Google’s search engine gives someone touring an Argentinian cathedral the same access to the world’s information as another person sipping coffee in a Parisian cafe. Professionals share spreadsheets and presentations with a single click using Google Drive. Google Glass, an wearable computer in development, will allow users to record video, make phone calls and interact with their environment through the cloud.
These paradigm-rupturing technologies were the deliberate result of a strategy geared toward developing products to serve one billion people, Google senior vice president and chief financial officer Patrick Pichette said Thursday in a lecture at the Tuck School of Business.
Pichette urged the standing-only audience to take risks in developing dramatic new products. He spoke for just 20 minutes to allow for an ample question and answer session and described the importance of risk-taking in his career.
During the talk, Pichette pushed eyeglasses equipped with Google Glass technology onto his face. He scanned the lecture room and recorded a brief video without pushing a single button or touching a screen. Google Glass, in beta testing, has captured widespread public and media attention.
Rather than focus on the competition, Google’s engineers take bold risks every day to develop products that “wow” consumers, Pichette said.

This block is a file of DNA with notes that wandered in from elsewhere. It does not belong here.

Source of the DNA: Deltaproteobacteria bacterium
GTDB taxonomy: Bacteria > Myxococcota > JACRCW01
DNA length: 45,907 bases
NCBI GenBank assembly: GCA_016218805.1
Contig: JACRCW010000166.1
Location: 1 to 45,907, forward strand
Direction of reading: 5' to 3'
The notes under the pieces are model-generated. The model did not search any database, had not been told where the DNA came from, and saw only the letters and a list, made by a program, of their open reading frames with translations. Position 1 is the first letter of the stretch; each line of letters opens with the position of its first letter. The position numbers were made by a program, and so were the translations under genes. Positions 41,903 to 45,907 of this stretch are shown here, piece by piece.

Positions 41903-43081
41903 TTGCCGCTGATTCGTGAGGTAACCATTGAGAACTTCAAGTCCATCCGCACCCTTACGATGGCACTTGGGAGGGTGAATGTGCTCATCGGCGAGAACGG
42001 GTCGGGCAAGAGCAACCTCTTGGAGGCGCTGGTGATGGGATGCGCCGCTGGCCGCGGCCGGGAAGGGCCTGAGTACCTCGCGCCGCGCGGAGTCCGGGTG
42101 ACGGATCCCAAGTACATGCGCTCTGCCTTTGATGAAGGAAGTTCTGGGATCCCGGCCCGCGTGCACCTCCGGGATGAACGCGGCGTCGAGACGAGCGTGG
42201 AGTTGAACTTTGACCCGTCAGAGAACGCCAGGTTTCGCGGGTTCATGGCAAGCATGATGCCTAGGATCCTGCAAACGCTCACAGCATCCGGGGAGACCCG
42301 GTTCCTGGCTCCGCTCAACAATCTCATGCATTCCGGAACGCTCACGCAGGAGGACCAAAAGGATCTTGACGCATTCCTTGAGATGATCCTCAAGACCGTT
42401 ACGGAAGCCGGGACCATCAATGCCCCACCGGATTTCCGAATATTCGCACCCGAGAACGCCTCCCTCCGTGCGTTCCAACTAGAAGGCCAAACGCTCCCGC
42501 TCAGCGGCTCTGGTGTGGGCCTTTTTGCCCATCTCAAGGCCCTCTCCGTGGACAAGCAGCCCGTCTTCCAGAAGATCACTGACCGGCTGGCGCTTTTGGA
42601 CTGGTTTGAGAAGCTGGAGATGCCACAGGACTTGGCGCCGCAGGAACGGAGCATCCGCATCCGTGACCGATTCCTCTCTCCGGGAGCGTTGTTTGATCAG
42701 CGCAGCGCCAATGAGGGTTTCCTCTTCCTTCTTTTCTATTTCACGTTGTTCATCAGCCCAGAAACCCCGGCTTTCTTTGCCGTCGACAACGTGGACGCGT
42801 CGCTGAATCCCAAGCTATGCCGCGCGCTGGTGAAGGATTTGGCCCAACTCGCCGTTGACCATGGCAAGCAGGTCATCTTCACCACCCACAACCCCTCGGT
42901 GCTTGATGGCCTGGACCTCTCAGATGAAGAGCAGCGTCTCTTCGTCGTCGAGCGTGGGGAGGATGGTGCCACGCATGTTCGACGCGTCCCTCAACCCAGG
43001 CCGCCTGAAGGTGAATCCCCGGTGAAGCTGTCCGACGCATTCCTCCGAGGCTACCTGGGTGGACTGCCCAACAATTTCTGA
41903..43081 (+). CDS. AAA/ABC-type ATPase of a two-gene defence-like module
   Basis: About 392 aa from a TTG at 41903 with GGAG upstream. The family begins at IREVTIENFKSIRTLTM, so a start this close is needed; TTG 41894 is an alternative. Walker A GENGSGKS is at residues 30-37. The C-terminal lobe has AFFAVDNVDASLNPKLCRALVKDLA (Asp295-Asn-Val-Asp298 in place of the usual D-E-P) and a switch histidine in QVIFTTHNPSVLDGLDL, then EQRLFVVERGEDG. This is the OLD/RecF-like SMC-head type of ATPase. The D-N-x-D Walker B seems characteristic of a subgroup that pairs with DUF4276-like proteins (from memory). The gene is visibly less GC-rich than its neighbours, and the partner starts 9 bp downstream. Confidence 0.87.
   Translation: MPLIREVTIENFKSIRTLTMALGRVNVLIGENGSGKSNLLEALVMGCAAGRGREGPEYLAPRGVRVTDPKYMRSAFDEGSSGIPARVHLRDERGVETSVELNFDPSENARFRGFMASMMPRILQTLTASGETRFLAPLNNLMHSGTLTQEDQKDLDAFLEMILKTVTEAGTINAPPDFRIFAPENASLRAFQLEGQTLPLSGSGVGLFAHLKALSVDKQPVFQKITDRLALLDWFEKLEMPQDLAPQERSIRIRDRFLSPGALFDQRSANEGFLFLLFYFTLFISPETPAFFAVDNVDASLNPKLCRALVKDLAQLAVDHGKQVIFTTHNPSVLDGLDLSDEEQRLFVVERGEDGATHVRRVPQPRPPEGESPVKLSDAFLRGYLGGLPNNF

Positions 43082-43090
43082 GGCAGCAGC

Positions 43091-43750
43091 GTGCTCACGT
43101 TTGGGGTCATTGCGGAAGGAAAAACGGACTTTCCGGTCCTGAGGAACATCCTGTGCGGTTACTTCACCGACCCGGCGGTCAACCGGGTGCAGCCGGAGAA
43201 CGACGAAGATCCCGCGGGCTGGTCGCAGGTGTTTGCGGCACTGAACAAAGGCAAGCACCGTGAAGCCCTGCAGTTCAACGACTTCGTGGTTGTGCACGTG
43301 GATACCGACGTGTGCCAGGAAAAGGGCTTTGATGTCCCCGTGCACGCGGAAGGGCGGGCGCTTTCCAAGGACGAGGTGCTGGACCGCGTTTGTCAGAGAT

“If it’s not going to be at least a billion people, it’s probably not worth our time,” Pichette said. “I ask myself the question, how is it really changing the world?'”
Speaking to business school students, Pichette said that “there is zero risk to experimentation, especially at this stage in your career.”
Pichette cited his own career, when he worked as a logger in the Canadian woods before earning two graduate degrees. When a later project at the consulting firm McKinsey and Company, a consulting firm, required detailed knowledge of forestry economics, he held an advantage over the competition.
While Tuck students may hesitate to take the same risks as Google, flush with resources for experimentation, Google itself was started by “two guys in the garage” who took a “moonshoot,” Pichette said.
Pichette’s presentation was titled “Tipping the Scale: Google and the Future of Big Data,” but he strayed from the topic to discuss of the philosophical framework of the Enlightenment.
This era’s focus on testable facts and human optimism have “delivered amazing riches to humanity,” he said.
Pichette advised the audience not to be restrained by their doubts.
“Probably the biggest secret in the world that I’ve found over time is that everyone is insecure,” he said.
Pichette concluded by returning to the theme of bold thinking. He hopes for 50 or more companies as innovative as Google to rise to prominence.
“I think that there’s space for so much more audacity,” he said. “Jump in. Change the world.”
Pichette said Apple and Twitter are “terrific” companies as well as “frenemies” that follow this innovative model.
Google does not avoid paying taxes but must seek maximum profitability for its shareholders, Pichette said, addressing the tax battles that have recently plagued the company.
When an audience member criticized the direction of Google Docs, now known as Google Drive, Pichette emphasized that cloud-based applications have progressed quickly.
“There is so much more to do,” he said. “It’s only the beginning.”